Is it time to think small?

Marketers are making a huge mistake. Focused on reaching the masses with big data, they have forgotten to connect with an entire population of powerful consumers — small-town America.  

While marketers think that small towns and rural populations are inconsequential, roughly 25 percent of the U.S. population lives outside of cities and suburbs. Their collective voices are influential — and can be stunning — as seen during the 2016 election. 

The “populist movement,” as it is now being called, is fueled by people in small towns and rural areas who feel like their government didn’t truly represent them or, worse, ignored them. But it’s not just government doing the ignoring.

If brands want to be relevant, and embody the traits consumers want most, then surveying people in Indianapolis or Wichita — some of the largest “middle America” cities — isn’t enough.

In 2017, Golin embarked on an in-depth ethnographic study of Seymour, Indiana — famous for John Mellencamp’s autobiographical song “Small Town” — to better understand the decision makers who impacted the 2016 U.S. election. We did the same thing in Preston, U.K. — located more than 200 miles northwest of London — to understand who impacted Brexit.

Once you start talking with people in small towns, you quickly discover what they’re missing from brands — and more importantly, what brands are missing from small towns.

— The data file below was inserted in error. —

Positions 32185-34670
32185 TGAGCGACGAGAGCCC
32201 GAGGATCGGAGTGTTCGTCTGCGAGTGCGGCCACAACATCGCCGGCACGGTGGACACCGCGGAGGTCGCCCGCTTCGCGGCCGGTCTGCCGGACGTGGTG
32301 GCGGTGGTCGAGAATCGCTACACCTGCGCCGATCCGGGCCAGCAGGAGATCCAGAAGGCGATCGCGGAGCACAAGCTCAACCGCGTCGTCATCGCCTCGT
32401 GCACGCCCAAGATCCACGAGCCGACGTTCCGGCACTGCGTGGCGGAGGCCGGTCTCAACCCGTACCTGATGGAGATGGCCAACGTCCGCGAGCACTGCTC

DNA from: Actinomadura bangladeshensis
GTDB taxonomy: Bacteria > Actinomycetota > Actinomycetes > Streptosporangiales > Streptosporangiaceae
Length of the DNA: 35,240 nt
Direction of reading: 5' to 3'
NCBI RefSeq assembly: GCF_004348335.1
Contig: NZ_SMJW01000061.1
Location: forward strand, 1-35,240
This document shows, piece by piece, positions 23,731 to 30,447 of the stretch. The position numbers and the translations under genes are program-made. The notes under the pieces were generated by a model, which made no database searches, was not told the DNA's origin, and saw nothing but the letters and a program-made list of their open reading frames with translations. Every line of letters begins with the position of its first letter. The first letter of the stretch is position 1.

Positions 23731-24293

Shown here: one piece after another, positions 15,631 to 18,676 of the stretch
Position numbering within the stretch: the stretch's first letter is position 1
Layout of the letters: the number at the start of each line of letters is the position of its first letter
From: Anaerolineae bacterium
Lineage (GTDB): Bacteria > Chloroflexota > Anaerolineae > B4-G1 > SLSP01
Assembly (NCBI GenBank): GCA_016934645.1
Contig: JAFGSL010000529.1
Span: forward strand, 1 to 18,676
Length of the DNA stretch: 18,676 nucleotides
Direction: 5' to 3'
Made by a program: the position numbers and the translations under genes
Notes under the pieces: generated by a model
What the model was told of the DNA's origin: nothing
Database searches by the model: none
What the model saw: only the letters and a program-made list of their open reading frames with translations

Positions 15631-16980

1. Brand loyalty is established through emotional and personal connections

Small-town brand loyalty is strong and can continue for generations. In Seymour, everyone – literally, everyone – buys the same brand of vehicle. They want relationships they can trust, even if it means having their local bankers on speed dial. Most brands aren’t doing enough to tap into that level of customer connection.

2. Distinguishing between political and purposeful is critical to a brand’s success

Through our study, we learned that people like brands that are purpose-driven, but not politically motivated. While the people of small towns may have become more politically active, they don’t want their brands to be political. They just want brands that understand and respect them as consumers.  

3. One small town is a valuable sample

Marketers think going small has to be expensive, but it doesn’t. The perceptions people expressed about brands in Seymour rang true all the way across the pond in Preston. It’s the same approach as conducting a focus group in one large city to sample an urban population. If marketers can understand what drives people in one rural community, they can better target the rest of rural America.

In today’s marketing world, where including diverse groups is more critical to a brand’s success than ever, residents of small towns can’t be left out. Which is why it’s essential to partner small-town intelligence with the big data that brands have always relied upon. Along with striking differences, we found many commonalities between small town residents and big city dwellers. If we want the 25 percent of unheard Americans to invest in us, it’s time we invest in them.

To download a full copy of the Relevance Report, click here.